One of Russia’s most active volcanoes in Kamchatka, Shiveluch erupted on April 11, spewing clouds of ash 20 kilometers into the sky and covering broad areas with ash. The ash cloud extended over 500 kilometres (more than 300 miles) northwest and engulfed several villages in grey volcanic dust.
The Kamchatka Peninsula, which extends into the Pacific Ocean, is one of the world’s most concentrated areas of geothermal activity, with about 30 active volcanoes. According to the Kamchatka Branch of the Russian Academy of Sciences’ Geophysical Survey, the Shiveluch volcano erupted just after midnight and reached a crescendo about six hours later, churning out an ash cloud over an area of 108,000 square kilometres (41,700 square miles).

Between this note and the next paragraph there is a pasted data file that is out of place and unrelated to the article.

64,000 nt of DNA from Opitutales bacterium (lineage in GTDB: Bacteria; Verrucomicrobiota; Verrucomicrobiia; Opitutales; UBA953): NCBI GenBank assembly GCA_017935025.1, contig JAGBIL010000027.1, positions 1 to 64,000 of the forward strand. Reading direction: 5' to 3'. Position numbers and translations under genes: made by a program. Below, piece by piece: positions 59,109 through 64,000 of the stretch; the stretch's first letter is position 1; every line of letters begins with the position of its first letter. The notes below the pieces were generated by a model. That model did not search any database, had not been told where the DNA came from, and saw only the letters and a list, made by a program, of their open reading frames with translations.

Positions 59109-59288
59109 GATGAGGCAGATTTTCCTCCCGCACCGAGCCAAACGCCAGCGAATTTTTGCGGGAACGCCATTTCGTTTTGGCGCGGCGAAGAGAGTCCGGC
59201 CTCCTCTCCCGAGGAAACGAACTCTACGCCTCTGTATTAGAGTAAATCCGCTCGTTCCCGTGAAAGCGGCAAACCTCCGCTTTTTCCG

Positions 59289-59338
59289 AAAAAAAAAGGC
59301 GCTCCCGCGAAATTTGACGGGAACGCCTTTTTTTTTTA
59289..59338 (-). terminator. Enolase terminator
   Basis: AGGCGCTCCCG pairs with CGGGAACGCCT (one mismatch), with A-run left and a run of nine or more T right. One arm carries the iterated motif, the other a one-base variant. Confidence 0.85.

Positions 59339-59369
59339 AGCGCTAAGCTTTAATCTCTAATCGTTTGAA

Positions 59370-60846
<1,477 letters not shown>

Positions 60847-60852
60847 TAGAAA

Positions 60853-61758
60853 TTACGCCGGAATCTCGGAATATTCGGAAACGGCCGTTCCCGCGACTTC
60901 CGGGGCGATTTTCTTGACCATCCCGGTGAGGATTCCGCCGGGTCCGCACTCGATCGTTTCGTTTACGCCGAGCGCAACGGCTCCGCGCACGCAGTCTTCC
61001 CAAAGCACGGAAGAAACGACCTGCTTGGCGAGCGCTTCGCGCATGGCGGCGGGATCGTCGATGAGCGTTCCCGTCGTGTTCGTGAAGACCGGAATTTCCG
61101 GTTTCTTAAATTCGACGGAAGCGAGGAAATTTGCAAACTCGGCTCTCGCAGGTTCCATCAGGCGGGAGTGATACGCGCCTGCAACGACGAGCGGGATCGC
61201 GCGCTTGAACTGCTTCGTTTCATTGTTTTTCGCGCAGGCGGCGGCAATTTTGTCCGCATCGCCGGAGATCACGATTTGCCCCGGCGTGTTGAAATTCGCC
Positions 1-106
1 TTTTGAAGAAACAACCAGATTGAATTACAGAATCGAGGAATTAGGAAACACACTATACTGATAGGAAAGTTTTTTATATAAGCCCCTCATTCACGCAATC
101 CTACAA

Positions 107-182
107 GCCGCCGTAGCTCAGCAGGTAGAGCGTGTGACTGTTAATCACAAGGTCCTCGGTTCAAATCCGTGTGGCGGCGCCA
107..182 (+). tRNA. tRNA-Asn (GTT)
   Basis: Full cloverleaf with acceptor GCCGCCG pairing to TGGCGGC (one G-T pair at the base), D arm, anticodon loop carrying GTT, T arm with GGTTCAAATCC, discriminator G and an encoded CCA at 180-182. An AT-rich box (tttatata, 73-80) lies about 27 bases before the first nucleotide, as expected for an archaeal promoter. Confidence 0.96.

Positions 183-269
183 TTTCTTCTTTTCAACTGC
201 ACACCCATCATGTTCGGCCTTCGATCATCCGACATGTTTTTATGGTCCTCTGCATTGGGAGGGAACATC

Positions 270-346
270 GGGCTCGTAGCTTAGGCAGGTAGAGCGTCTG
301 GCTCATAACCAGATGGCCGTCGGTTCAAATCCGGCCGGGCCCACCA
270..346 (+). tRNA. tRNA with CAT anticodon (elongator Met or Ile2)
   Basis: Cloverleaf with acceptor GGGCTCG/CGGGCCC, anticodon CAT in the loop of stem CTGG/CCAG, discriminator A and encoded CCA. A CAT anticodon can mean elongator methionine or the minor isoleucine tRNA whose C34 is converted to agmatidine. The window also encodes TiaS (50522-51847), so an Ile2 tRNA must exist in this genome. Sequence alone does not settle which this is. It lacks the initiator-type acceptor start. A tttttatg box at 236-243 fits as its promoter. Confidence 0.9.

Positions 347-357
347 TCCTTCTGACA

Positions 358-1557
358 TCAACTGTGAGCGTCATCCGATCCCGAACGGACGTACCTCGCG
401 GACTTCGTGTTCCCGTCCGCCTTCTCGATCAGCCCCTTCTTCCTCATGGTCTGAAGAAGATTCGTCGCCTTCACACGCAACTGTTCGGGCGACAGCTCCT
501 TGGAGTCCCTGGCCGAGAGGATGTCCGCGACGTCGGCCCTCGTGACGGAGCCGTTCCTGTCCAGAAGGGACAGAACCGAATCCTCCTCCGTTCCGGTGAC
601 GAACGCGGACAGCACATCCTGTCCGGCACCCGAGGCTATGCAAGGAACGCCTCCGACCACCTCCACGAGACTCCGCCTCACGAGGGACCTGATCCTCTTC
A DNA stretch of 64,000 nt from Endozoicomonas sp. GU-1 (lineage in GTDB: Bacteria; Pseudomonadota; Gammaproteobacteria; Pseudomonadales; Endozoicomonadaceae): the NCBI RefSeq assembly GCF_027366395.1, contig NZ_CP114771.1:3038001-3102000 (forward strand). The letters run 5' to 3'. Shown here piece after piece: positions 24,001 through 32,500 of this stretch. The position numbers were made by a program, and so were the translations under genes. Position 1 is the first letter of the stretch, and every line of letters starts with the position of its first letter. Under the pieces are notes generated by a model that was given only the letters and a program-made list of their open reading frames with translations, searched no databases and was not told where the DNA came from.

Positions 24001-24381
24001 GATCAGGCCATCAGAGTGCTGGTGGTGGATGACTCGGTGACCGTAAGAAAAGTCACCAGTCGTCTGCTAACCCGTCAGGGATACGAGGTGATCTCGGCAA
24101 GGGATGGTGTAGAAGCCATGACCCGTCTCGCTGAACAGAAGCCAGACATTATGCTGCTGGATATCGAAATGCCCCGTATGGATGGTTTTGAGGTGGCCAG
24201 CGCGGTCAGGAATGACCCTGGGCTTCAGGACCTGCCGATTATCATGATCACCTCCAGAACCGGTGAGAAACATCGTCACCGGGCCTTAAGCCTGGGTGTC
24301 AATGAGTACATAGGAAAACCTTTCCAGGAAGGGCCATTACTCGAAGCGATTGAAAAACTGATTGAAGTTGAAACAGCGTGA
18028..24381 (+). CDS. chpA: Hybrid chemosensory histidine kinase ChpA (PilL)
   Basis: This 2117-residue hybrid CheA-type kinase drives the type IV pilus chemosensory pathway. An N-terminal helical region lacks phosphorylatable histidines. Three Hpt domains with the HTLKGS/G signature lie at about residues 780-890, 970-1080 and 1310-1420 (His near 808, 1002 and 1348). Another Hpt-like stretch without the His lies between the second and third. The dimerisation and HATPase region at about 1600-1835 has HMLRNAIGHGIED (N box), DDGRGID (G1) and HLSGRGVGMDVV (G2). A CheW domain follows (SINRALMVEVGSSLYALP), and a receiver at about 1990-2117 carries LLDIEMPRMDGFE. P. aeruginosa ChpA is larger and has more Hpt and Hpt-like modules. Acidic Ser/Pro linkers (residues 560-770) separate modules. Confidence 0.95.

Mudflow warnings were issued along a nearby highway as the lava flow tumbled from the volcano, thus melting snow. Villages were carpeted in drifts of grey ash as deep as 8.5 centimetres (3.5 inches), the deepest in 60 years.
About 300,000 people live on Russia’s vast Kamchatka peninsula. The volcano is one of the largest and most active on the peninsula. There were no immediate reports of casualties, though scientists said the volcano was still erupting 15 hours after the start of the eruption.